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Email Worm of 2004 Made a Comeback in November

Security provider Sophos reported that it has found the old W-32/Traxg worm in one-fourth of all e-mails it monitored during November 2007. The first time the worm appeared was in October 2004.

Graham Cluley, Senior Security Consultant, Sophos, said that the spread of W-32/Traxg as the second most dangerous malware in November 2007 was completely unexpected. Also, the slipping of unsophisticated worms through the Internet in large amounts clearly indicates how most users and possibly companies fail to deploy even the basic anti-virus security solutions, Cluley commented. ZDNet.co.uk published this in news on December 5, 2007.

Number one among the e-mail-based malware in October 2007, Pushdo, once again occupied the top spot in the November 2007 chart as well. The worm spread through obnoxious spam mails that lured users with video files of naked Britney that could apparently be obtained on clicking an attachment.

But in reality, the link contains Troj/Pushdo-Gen, a Trojan program that attacks Microsoft Windows. Whenever a variant of Troj/Pushdo-Gen installs on the system, it plants and executes another file, generally detected as Mal/Basine-C or Troj/Pushu-Gen.

SophosLabs' Director Mark Harris wrote in the blog of SophosLabs that an unending stream of malware and spam offering photos of the pop star in revealing dresses seemed to flow. Also, the same theme being used repeatedly suggests that people still fall for the trick, Harris analyzed in his statement that Webuser published on November 26, 2007.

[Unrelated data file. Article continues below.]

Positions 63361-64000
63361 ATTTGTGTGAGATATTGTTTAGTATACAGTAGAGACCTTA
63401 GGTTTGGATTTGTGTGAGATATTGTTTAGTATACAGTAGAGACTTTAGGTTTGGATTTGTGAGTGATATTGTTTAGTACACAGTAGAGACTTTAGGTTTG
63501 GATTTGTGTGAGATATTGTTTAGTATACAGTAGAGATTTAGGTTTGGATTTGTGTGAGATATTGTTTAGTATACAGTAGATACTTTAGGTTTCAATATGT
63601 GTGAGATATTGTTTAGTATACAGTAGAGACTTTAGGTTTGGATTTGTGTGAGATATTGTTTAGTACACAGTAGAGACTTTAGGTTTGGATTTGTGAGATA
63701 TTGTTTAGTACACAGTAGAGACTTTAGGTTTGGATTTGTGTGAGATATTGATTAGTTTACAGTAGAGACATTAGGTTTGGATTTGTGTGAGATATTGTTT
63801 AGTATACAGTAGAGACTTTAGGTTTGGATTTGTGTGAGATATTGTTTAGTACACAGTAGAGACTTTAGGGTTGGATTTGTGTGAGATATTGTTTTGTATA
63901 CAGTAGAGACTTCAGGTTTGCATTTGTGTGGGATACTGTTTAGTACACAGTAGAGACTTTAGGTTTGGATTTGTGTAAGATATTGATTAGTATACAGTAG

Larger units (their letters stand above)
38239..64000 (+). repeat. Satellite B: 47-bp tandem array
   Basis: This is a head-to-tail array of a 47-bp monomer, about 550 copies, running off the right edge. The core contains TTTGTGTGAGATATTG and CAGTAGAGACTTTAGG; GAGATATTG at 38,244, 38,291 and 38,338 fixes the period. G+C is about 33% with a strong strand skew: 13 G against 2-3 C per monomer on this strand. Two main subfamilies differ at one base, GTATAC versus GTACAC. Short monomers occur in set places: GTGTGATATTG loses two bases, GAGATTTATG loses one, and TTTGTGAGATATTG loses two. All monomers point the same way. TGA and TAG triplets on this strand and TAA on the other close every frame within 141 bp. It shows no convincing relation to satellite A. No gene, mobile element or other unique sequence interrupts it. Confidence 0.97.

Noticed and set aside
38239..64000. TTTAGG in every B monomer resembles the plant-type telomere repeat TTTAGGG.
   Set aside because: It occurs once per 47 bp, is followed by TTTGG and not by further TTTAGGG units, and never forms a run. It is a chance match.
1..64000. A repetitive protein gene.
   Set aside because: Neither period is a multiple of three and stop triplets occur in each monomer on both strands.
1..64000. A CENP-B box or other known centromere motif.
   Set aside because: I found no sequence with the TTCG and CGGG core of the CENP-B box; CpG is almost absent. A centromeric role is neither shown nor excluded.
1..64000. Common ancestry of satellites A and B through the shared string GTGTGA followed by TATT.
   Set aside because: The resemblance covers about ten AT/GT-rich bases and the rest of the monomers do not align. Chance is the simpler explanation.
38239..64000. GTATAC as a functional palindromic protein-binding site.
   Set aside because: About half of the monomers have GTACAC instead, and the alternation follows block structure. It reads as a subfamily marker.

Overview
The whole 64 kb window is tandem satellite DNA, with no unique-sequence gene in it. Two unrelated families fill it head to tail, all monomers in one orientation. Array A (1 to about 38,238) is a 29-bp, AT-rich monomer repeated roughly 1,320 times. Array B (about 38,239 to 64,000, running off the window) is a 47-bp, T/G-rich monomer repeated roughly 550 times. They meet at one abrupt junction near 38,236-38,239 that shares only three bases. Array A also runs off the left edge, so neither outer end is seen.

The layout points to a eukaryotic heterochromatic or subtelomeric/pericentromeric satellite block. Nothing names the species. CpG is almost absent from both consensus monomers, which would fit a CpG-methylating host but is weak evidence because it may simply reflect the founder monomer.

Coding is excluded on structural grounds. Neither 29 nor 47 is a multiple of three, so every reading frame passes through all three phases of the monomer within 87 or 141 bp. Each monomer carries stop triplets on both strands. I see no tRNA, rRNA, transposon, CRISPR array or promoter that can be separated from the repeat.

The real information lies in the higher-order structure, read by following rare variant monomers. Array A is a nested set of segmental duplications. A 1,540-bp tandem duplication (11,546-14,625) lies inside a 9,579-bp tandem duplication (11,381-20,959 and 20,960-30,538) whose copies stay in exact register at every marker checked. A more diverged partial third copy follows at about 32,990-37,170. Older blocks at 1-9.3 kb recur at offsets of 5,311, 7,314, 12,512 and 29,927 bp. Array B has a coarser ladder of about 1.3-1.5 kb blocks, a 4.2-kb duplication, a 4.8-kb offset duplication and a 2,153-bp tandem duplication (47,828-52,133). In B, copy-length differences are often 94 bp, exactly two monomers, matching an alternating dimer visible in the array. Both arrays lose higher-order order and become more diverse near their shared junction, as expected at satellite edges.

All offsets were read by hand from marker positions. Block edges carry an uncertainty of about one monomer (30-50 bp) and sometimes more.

During November 2007, about 0.1% of e-mails that were sent out carried malicious attachments. That counted to one per 1,000 messages, Sophos noted.

The security vendor also estimates that 55% of all e-mails dispersing viruses originated in China compared to 20% in the United States and 11% in Russia. The figure for Russia is rather surprising as the Russian Business Network carries out a high amount of criminal activity on the Internet.

According to Sophos, the number of websites being recently infected dropped to 7,500 a day in November 2007 compared to a high of 30,000 a day in July 2007. The statistics, however, do not indicate if the criminals now are less active.

Related article: Email Security – A Big Challenge to Companies & Individuals

» SPAMfighter News - 12/17/2007

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